Many mural painters, including Diego Rivera, explored a combination of Western and native religion in several of their artworks.
Mexican Muralism in the United States of America
By the end of the 1920s, the effect of Mexican muralism began to circulate all over the world, most notably within America. After gaining a reputation and great success in Mexico, all three “los tres grandes” made their way over to America to create murals. Orozco was the first of the group to arrive in the United States, after being asked to paint a mural at Pomona College in California.
This marked the official entrance of Mexican muralism in America, which was further emphasized by the arrival of the two remaining great artists later.
Diego Rivera’s move to the United States is possibly more intriguing, as he was actually commissioned to paint murals throughout the country. This led to him staying in America for four years before eventually returning home to Mexico.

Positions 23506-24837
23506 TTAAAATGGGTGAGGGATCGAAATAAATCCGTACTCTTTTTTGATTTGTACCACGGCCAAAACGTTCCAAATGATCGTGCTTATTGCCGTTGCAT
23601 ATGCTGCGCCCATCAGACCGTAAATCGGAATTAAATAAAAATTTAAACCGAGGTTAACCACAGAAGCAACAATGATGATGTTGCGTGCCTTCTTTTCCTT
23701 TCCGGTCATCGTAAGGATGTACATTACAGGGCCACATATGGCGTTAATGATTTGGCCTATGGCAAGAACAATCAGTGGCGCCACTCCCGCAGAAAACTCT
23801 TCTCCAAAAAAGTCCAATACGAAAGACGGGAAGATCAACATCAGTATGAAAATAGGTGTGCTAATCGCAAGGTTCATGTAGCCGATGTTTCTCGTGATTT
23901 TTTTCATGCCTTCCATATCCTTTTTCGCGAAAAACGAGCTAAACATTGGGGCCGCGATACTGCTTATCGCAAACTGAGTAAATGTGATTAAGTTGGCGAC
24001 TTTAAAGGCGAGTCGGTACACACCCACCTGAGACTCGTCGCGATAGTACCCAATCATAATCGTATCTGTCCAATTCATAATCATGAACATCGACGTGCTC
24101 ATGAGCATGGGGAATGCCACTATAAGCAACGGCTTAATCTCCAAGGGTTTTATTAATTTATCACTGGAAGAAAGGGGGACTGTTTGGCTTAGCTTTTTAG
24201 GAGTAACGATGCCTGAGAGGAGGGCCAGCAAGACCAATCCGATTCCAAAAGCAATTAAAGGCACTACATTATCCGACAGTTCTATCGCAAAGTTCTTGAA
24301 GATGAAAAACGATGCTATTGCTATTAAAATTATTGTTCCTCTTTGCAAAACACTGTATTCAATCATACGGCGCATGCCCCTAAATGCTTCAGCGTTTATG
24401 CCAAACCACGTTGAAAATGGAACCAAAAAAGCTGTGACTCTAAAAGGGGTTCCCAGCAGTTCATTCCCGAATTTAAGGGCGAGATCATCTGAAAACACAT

Overview of Detroit Industry, North Wall (1932 -1933) mural Diego Rivera, located at the Detroit Institute of Arts in Detroit, America; User:Cactus.man, Public domain, via Wikimedia Commons
The last of the great three artists, Siqueiros, arrived in the United States in 1932, after being exiled from Mexico. Moving to Los Angeles, Siqueiros went on to paint several celebrated murals during his time there. All three went on to interact with local artists and exhibit their artworks while in America.
Their arrival created quite a stir in American art, with muralism immediately becoming a popular form of public art.
The reason that Mexican artists had such a profound effect on American artists was that America was trying to escape the European aesthetic that controlled the art world at the time, with Mexican society seeming more democratic than their own. The introduction of publicly significant and easily accessible art was like a breath of fresh air for American artists, who were reinspired in their creation of art.
Famous Mural Painters and Their Artworks